Dependability is a high-ranking “soft skill” that employers, colleagues and customers desire.
When it comes to your career, there are many worthwhile investments you can make to sharpen the saw of your particular expertise. On top of this, try to cultivate a reputation for being dependable. People want to know that they can count on you, and that your word is reliable.
Don’t make the mistake of thinking that so-called soft skills are not trainable. All of them are. For this particular skill, all you have to do is make sure you always do what you say.
It’s healthy to have desires, goals, and hopes for better versions of the future. But so often we fall victim to as-soon-as syndrome, making our desires much like contracts we make with ourselves to be unhappy until we get what we want.
Defining and striving for things in line with our desires is essential. Just be sure you’re not trading a possible future for an unmistakable now.
My music has received over 50 million streams and downloads, hundreds 5-star ratings, and the kindest reviews and compliments. Yet I can recite verbatim the ruthless critique of my voice from an anonymous user 10 years ago. A decade-old review from one person.
This is negativity bias in action. We’re all susceptible to it. We too quickly forget the praise we receive and tend to highlight the cynical people and opinions.
I keep an email folder called “inspiration” where I file the kind words I’ve received from people who clearly value what I do. It helps to keep a reminder that most of the time you’re doing a stellar job.
Dysfunctional and self-limiting beliefs can be thrust upon us by culture and society. Some beliefs feel like obvious truths because they’re so deeply conditioned.
What is your one true passion? Who says we have to pick one thing to be passionate about? Is choice A or B the best? Why does everything have to be a zero-sum contest where everyone aside from one winner is a loser?
There are no rules. You can have just one passion, but it’s possible (and probable) that you’ll have have multiple passions. Especially at different times of your life. The unattainable “best” is the enemy of multiple “betters”.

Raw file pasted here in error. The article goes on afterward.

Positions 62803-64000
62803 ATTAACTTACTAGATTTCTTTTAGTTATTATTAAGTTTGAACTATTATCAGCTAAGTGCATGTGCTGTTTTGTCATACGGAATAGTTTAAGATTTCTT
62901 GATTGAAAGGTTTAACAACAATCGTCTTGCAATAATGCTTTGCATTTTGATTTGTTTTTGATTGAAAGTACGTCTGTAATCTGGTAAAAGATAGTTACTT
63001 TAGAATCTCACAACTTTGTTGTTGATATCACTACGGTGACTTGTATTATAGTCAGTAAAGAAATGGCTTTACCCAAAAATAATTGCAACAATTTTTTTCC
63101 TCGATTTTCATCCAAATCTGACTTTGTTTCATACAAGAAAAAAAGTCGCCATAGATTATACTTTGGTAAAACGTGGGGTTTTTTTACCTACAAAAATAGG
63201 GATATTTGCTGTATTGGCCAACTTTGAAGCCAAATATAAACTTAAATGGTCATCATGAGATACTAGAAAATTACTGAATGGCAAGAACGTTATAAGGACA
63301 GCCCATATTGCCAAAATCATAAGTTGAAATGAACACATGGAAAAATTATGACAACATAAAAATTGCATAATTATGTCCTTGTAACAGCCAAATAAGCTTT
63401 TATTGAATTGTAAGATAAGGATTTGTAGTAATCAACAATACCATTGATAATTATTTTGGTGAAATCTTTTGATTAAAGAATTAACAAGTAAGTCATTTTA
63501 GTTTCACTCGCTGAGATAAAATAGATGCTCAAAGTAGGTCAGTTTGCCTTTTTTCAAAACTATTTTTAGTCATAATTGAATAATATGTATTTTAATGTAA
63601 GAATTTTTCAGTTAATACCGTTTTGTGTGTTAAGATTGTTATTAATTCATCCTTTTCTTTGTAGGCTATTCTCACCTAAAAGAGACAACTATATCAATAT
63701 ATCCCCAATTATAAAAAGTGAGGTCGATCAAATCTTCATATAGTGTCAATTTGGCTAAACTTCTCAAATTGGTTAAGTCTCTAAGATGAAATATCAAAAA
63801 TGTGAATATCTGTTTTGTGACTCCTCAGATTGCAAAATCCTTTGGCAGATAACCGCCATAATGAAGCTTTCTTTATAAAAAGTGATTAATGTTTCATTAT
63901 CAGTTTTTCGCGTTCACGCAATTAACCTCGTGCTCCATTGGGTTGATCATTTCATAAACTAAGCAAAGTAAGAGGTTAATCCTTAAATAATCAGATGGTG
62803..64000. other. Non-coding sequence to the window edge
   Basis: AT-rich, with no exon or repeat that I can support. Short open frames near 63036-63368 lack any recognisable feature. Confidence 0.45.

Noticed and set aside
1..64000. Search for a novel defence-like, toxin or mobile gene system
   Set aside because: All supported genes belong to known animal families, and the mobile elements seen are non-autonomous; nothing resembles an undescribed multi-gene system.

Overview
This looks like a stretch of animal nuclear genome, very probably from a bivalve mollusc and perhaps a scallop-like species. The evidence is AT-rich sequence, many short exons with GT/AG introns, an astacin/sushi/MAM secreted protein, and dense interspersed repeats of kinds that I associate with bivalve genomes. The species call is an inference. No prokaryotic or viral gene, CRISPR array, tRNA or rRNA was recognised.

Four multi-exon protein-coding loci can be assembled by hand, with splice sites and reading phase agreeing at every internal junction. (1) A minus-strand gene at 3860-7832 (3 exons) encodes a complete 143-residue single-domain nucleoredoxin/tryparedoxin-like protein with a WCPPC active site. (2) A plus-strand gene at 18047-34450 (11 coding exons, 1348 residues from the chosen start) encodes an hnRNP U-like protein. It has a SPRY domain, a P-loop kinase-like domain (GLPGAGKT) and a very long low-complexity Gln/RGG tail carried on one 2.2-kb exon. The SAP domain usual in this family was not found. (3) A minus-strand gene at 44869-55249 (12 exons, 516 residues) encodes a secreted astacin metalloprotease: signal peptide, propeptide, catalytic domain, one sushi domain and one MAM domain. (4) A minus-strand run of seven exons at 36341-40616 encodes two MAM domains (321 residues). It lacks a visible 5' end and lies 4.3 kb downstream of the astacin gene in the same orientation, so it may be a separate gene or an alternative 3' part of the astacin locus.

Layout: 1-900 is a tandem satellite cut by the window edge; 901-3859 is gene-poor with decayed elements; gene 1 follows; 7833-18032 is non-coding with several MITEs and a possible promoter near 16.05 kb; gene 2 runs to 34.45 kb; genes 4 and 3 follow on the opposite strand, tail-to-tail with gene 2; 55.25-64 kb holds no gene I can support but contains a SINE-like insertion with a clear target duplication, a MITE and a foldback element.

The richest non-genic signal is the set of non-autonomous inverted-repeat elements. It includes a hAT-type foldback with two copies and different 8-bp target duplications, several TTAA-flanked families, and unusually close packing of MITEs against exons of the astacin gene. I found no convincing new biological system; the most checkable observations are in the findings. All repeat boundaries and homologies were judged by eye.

Great questions may be the most powerful tool we have for honest introspection. The most transformative questions are usually simple while being the most difficult to answer.
All of us know of people or scenarios that continue to cause us emotional pain. Blaming others (even when it’s warranted) is not helpful. It doesn’t mitigate future issues, and worse, it allows you to side-step any of the blame.
Here is the most profound question I’ve learned to force honest introspection when history repeats itself in a negative way: How am I complicit in creating the conditions that I say I don’t want?
One thing that keeps us from being a nicer person than we would be otherwise is our tendency to judge others.
Next time you catch yourself judging someone for their clothing, their hairstyle, interests, or hobbies, ask: Do I have similar attributes that could be judged by others? Then ask yourself the more important question: Why does this matter?
The more you train yourself to not care about the personal preferences of other people, the nicer and more relaxed you become as a person.
The mental subtraction method is an alternate way to elicit the feeling of gratitude.
As an alternative to looking at the bright side or paying attention to all that you have for which you feel grateful, try visualizing the absence of the people, things, and moments in your life that make it most meaningful.
Force yourself to consider the impact on your life without the the people, places, things, and experiences that are so valuable. Returning to the present moment after a short time contemplating these negative thoughts offers an unconventional but useful way to spark gratitude.